Nine sections of raw cotton canvas, 1m wide, fall from the ceiling to the floor.On the bottom of the canvases,... Read More
Nine sections of raw cotton canvas, 1m wide, fall from the ceiling to the floor.
On the bottom of the canvases, with their ears glued to the floor, men and women whose faces are visible, try to hear sounds.
This gesture represents an effort and mobilises the subjects' full attention. Something must happen.
The Indians listened to the herds arriving from miles away or, with their ears to the rail, to the iron horse. To listen is to see it coming.
The surface of the ground represents the subliminal - that which is below a threshold, a limit and the supraliminal - that which is above a threshold, a limit. Something will emerge, transgressing this limit. What is preparatory is below. Above, everything can take shape.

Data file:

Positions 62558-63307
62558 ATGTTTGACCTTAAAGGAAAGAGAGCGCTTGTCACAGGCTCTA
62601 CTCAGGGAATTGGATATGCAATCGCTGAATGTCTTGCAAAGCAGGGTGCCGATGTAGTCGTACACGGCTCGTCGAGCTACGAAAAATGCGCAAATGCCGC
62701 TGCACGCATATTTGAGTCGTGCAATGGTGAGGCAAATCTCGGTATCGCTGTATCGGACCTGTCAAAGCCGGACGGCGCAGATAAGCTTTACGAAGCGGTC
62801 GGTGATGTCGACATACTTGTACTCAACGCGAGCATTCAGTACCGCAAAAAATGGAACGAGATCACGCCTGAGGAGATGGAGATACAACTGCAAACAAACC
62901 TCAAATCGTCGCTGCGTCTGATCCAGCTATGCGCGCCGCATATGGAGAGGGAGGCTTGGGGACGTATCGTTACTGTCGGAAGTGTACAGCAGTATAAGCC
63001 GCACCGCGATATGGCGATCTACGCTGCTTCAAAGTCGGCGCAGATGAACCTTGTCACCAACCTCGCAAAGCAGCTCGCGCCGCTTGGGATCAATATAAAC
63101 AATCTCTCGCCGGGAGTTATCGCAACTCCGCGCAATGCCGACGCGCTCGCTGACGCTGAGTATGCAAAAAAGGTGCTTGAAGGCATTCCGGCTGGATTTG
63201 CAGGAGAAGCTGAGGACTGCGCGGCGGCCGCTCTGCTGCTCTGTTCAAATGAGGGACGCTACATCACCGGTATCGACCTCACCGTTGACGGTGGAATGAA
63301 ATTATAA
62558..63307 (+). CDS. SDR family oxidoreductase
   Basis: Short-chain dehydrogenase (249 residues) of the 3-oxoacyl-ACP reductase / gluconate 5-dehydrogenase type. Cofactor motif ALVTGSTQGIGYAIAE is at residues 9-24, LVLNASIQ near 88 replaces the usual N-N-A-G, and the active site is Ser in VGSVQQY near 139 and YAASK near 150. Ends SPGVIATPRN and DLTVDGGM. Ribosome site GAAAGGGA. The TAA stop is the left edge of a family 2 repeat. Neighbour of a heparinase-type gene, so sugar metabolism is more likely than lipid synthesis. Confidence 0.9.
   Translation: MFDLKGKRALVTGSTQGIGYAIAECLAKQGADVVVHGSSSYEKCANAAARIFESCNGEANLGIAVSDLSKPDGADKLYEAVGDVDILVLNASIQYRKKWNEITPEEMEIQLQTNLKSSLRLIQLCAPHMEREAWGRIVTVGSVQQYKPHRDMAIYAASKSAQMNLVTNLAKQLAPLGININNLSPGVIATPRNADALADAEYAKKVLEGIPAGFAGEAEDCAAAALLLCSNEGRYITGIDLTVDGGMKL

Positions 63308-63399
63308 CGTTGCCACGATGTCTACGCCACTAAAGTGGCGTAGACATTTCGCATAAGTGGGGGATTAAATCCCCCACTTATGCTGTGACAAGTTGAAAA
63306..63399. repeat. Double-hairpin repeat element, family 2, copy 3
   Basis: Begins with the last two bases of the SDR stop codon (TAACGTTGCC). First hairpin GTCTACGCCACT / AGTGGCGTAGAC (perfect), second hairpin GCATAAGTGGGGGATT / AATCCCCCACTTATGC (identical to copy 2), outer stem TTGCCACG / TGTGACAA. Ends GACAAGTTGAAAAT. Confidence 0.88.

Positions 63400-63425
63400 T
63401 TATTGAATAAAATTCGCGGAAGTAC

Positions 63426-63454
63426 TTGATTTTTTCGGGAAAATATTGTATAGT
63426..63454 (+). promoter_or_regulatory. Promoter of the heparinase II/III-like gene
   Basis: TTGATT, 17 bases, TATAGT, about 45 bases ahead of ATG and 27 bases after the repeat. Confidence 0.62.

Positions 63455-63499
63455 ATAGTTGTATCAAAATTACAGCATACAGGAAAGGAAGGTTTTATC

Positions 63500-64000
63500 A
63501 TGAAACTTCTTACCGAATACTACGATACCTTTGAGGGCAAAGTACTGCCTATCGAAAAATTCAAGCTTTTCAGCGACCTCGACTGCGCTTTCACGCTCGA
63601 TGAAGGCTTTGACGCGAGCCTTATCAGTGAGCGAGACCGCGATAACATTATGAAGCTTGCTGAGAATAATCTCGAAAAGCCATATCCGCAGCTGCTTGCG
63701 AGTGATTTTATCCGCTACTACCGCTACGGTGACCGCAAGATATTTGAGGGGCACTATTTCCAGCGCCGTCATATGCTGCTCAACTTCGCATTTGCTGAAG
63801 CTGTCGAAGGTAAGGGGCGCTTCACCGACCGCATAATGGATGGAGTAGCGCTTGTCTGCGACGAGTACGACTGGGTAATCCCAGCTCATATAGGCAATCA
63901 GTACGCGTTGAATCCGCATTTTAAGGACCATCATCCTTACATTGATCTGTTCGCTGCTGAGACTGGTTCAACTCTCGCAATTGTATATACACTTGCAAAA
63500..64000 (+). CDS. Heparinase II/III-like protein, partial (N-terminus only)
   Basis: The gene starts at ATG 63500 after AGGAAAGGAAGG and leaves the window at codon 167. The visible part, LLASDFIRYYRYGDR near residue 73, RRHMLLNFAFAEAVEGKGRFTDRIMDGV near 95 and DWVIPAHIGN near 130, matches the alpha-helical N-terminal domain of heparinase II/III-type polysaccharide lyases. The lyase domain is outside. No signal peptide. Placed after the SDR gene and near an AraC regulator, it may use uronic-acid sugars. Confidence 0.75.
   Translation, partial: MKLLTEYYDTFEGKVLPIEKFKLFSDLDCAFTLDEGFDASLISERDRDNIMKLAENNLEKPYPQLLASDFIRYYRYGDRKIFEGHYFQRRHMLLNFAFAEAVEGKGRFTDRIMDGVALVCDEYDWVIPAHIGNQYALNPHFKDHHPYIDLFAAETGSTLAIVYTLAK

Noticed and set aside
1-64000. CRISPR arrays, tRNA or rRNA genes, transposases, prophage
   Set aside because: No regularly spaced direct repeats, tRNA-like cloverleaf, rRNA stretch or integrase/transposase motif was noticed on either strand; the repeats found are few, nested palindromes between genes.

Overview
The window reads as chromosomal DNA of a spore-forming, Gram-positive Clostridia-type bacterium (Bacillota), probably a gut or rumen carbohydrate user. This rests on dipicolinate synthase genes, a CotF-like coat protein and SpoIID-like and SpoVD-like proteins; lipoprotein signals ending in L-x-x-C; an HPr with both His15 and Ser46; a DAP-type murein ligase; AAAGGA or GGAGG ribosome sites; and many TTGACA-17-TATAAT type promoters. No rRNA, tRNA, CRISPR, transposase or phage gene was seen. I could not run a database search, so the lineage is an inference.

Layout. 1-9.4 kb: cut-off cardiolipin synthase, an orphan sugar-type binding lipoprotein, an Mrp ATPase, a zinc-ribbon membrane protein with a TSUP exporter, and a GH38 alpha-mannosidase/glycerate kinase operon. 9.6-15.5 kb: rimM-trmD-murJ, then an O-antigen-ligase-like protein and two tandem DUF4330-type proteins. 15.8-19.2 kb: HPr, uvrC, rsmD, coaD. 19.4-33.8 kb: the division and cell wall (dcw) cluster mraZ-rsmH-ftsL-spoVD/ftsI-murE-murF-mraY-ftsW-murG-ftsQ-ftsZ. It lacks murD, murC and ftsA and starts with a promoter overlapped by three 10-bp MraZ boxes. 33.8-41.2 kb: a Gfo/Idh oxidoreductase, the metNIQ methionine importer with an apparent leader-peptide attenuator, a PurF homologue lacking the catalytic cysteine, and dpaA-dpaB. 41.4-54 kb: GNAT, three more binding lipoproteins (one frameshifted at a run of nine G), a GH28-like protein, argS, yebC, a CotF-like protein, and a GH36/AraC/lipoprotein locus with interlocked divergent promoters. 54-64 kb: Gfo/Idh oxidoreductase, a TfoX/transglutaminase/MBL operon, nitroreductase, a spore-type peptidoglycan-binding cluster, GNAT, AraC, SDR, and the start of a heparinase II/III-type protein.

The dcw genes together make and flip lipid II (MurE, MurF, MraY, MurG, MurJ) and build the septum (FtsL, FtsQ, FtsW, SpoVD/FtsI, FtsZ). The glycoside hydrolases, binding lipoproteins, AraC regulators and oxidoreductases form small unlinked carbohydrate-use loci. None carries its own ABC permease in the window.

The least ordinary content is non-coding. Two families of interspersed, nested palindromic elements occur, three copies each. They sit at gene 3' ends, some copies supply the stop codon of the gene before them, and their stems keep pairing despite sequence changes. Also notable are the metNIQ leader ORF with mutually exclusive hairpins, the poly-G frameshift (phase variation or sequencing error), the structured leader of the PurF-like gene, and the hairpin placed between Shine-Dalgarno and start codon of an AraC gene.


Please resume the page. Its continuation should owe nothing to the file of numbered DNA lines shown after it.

In this production, the natural gravity of the cotton strip unrolled from the ceiling and ending at ground level is increased, even dramatised by the repetition. The surface of the floor concentrates the gaze.
All are facing each other in a theatricality reinforced by the successive panels of fabric. We could slip in, mingle with these modest souls, brown as the earth.
The first spurts of creation are more or less painful, more or less enjoyable. If we are attentive to what surrounds us and what happens to us, we can also hear the train of our thoughts coming. Listening to what is to come is introspection. This time when the senses decipher what is coming is a preliminary to our own projections. Like round stones that roll until they find their place, at once suspended like free and light puppets brushing the ground, the skulls caress its surface, smoothly, with the weight of thought alone.
The head, where the spine ends, the area of the mind. The head that finds the solution, the creative intelligence.